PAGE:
spark, scala

Pivoting data with Spark

One of the common data engineering tasks is taking a deep dataset and turning into a wide dataset with some sort of aggregation function. Let's take a quick look at an example dataset to see why we would want to perform this action.

Our goal: To determine if there are any trends in the average Miles Per Gallon for new cars in the last few years.

The dataset can be downloaded from the website.

The first step is to simply load the dataset. We'll go ahead and infer the schema at this point, so there will be no need to manually declare the data types.

scala> val df ="header","true").option("inferschema","true").format("csv").load("vehicles.csv.gz")
df: org.apache.spark.sql.DataFrame = [barrels08: double, barrelsA08: double ... 81 more fields]

scala> df.columns.mkString(", ")
res65: String = barrels08, barrelsA08, charge120, charge240, city08, city08U, cityA08, cityA08U, cityCD, cityE, cityUF, co2, co2A, co2TailpipeAGpm, co2TailpipeGpm, comb08, comb08U, combA08, combA08U, combE, combinedCD, combinedUF, cylinders, displ, drive, engId, eng_dscr, feScore, fuelCost08, fuelCostA08, fuelType, fuelType1, ghgScore, ghgScoreA, highway08, highway08U, highwayA08, highwayA08U, highwayCD, highwayE, highwayUF, hlv, hpv, id, lv2, lv4, make, model, mpgData, phevBlended, pv2, pv4, range, rangeCity, rangeCityA, rangeHwy, rangeHwyA, trany, UCity, UCityA, UHighway, UHighwayA, VClass, year, youSaveSpend, guzzler, trans_dscr, tCharger, sCharger, atvType, fuelType2, rangeA, evMotor, mfrCode, c240Dscr, charge240b, c240bDscr, createdOn, modifiedOn, startStop, phevCity, phevHwy, phevComb

You'll notice that there's a lot of columns in this dataset that we don't need, as well as data dating back to the 80s. So we'll select just the few columns that matter, as well as the records for the past few years. We'll also clean up the column names a little bit, too.

val carDF ="year","comb08","VClass").filter($"VClass".contains("Cars")).filter($"year" === "2015" || $"year" === "2016" || $"year" === "2017" || $"year" === "2018").withColumnRenamed("comb08","mpg").withColumnRenamed("VClass","class")

|year|mpg|class           |
|2015|19 |Subcompact Cars |
|2015|23 |Compact Cars    |
|2015|30 |Midsize Cars    |
|2015|32 |Midsize Cars    |
|2015|29 |Midsize Cars    |
|2015|21 |Large Cars      |
|2015|18 |Large Cars      |
|2015|26 |Subcompact Cars |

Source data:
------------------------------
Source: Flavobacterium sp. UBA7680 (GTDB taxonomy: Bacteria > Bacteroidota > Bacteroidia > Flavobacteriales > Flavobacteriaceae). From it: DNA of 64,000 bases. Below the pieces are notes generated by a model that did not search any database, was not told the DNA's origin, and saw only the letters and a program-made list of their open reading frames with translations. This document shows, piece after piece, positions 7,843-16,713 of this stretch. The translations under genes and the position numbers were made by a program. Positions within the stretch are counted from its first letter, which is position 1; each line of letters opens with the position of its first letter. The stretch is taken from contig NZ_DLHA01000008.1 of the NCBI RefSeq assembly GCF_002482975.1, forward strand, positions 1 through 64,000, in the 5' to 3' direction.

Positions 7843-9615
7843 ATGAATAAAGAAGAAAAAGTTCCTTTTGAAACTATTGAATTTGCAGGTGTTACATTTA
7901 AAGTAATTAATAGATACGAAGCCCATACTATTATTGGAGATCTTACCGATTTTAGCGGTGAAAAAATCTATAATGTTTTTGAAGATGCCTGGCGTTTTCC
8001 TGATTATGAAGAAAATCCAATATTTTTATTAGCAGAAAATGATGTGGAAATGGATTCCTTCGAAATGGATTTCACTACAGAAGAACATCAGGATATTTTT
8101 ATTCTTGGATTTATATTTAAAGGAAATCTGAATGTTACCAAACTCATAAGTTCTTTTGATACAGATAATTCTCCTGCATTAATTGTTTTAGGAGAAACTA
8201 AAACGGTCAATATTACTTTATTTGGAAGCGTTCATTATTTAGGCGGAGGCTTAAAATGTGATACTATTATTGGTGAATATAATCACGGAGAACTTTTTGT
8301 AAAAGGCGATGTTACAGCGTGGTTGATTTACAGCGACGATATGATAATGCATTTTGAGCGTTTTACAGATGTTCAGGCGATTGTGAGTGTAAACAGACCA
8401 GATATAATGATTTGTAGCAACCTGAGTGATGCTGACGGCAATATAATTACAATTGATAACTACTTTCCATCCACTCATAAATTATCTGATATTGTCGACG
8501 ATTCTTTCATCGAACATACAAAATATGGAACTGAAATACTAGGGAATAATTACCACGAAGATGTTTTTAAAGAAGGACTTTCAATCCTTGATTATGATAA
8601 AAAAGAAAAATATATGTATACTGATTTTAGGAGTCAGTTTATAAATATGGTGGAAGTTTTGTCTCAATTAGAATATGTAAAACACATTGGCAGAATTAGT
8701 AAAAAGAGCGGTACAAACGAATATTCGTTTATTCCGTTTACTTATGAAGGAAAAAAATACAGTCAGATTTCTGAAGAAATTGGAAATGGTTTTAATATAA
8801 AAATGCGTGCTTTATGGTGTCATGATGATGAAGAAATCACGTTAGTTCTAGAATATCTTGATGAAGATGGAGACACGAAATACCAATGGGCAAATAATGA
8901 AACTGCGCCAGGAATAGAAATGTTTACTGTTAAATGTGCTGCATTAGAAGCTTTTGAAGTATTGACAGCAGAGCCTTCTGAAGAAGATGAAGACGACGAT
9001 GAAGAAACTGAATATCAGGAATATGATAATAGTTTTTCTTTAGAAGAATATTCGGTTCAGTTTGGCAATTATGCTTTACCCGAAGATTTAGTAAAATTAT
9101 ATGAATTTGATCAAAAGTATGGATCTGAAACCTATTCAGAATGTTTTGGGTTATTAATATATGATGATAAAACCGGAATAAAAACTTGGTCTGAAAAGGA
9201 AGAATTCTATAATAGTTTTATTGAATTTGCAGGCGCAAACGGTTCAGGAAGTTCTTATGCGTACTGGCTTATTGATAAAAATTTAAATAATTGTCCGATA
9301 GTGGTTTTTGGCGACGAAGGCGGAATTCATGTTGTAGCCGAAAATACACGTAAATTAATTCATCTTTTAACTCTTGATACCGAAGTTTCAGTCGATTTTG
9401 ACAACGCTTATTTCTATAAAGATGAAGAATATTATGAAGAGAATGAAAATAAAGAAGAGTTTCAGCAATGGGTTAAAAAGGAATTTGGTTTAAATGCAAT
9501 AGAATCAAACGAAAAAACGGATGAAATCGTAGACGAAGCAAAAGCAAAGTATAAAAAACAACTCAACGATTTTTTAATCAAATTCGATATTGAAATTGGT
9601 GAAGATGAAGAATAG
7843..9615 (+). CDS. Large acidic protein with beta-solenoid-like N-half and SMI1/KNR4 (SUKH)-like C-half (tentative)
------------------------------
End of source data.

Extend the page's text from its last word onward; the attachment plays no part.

|2015|24 |Compact Cars    |
|2015|19 |Compact Cars    |
|2015|22 |Compact Cars    |
|2015|22 |Midsize Cars    |
|2015|19 |Minicompact Cars|
|2015|18 |Minicompact Cars|
|2015|18 |Minicompact Cars|
|2015|17 |Minicompact Cars|
|2015|27 |Subcompact Cars |
|2015|21 |Compact Cars    |
|2015|18 |Midsize Cars    |
|2015|18 |Large Cars      |
only showing top 20 rows

Let's now take a look at the data we're going to pivot, using the correct group by and aggregation. I'm also rounding the mpg to 2 decimal places, as 8 is probably a few too many!

scala> carDF.groupBy("class","year").agg(round(avg("mpg"),2) as "mpg").sort("class","year").show(20,false)
|class           |year|mpg  |
|Compact Cars    |2015|27.16|
|Compact Cars    |2016|27.25|
|Compact Cars    |2017|27.89|
|Compact Cars    |2018|26.81|
|Large Cars      |2015|26.11|
|Large Cars      |2016|29.9 |
|Large Cars      |2017|27.66|
|Large Cars      |2018|22.31|
|Midsize Cars    |2015|26.43|
|Midsize Cars    |2016|27.43|
|Midsize Cars    |2017|28.61|
|Midsize Cars    |2018|26.03|
|Minicompact Cars|2015|24.79|
|Minicompact Cars|2016|24.35|
|Minicompact Cars|2017|25.11|
|Minicompact Cars|2018|22.8 |
|Subcompact Cars |2015|25.59|
|Subcompact Cars |2016|26.64|
|Subcompact Cars |2017|25.2 |
|Subcompact Cars |2018|24.32|

The group by looks perfect, so next up is to perform the actual pivot, using the year as our pivot column. This will give us a new dataframe with the year as our columns.

scala> carDF.groupBy("class").pivot("year").agg(round(avg("mpg"),2)).sort("class").show(20,false)
|class           |2015 |2016 |2017 |2018 |
|Compact Cars    |27.16|27.25|27.89|26.81|
|Large Cars      |26.11|29.9 |27.66|22.31|
|Midsize Cars    |26.43|27.43|28.61|26.03|
|Minicompact Cars|24.79|24.35|25.11|22.8 |
|Subcompact Cars |25.59|26.64|25.2 |24.32|

After reviewing our result set, it would appear that the Miles Per Gallon have dropped for every car class in our dataset in 2018! So our next step would be to formulate a hypothesis for more thorough testing, based on that simple observation.

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About James Conner

Scuba dive master, wildlife photographer, anthropologist, programmer, electronics tinkerer and big data expert.
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